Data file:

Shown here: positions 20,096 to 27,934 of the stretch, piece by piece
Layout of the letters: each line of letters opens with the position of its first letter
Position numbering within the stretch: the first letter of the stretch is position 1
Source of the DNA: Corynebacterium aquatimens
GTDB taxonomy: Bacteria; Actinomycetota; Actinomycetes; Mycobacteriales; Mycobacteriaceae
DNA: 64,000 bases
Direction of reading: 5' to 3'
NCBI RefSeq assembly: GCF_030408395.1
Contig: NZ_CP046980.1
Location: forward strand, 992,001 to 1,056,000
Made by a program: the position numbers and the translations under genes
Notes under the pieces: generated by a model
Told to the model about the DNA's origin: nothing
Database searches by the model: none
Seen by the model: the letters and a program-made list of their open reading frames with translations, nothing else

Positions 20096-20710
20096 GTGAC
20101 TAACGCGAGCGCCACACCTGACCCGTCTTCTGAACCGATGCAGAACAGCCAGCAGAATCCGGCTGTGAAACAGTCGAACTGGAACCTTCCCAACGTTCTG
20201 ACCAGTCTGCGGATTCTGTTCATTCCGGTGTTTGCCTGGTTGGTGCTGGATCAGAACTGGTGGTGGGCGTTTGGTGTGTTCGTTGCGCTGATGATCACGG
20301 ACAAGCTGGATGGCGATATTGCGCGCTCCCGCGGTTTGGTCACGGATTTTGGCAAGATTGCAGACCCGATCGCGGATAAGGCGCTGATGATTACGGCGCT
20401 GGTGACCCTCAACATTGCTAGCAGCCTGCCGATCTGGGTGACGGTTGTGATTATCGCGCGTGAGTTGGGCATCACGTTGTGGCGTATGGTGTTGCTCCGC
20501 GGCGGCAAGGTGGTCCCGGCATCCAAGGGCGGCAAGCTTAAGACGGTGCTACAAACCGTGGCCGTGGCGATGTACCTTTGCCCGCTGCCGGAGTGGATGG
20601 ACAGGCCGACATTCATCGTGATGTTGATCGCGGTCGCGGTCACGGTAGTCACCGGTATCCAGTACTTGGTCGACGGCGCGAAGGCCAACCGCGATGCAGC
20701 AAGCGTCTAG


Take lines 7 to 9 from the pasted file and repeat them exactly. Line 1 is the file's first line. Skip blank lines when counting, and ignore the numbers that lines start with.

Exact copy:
Direction of reading: 5' to 3'
NCBI RefSeq assembly: GCF_030408395.1
Contig: NZ_CP046980.1